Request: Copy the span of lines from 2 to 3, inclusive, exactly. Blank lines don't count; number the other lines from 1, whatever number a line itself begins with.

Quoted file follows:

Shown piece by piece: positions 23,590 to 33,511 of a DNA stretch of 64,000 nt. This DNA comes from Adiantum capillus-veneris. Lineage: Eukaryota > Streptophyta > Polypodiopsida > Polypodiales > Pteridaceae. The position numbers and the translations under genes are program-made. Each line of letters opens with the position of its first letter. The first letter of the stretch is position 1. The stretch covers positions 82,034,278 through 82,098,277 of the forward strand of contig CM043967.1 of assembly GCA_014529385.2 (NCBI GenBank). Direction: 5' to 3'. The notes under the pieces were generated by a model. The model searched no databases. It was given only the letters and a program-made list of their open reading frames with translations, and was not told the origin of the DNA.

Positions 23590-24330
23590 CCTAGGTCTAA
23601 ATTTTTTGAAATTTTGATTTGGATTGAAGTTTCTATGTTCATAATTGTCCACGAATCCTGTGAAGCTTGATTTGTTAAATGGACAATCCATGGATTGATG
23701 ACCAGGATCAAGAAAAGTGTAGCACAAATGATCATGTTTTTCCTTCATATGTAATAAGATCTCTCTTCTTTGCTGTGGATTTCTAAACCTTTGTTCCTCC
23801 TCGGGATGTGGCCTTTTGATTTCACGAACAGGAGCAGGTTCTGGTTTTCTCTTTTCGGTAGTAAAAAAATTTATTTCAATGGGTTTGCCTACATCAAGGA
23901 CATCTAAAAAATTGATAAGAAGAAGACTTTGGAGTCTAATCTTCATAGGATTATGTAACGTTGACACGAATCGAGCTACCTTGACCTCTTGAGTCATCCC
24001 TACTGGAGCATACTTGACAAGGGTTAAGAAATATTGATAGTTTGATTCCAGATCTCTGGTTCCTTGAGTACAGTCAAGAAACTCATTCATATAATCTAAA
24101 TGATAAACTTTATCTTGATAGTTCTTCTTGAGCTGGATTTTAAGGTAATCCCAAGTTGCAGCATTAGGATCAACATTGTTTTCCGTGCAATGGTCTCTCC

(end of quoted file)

Positions 23590-24330
23590 CCTAGGTCTAA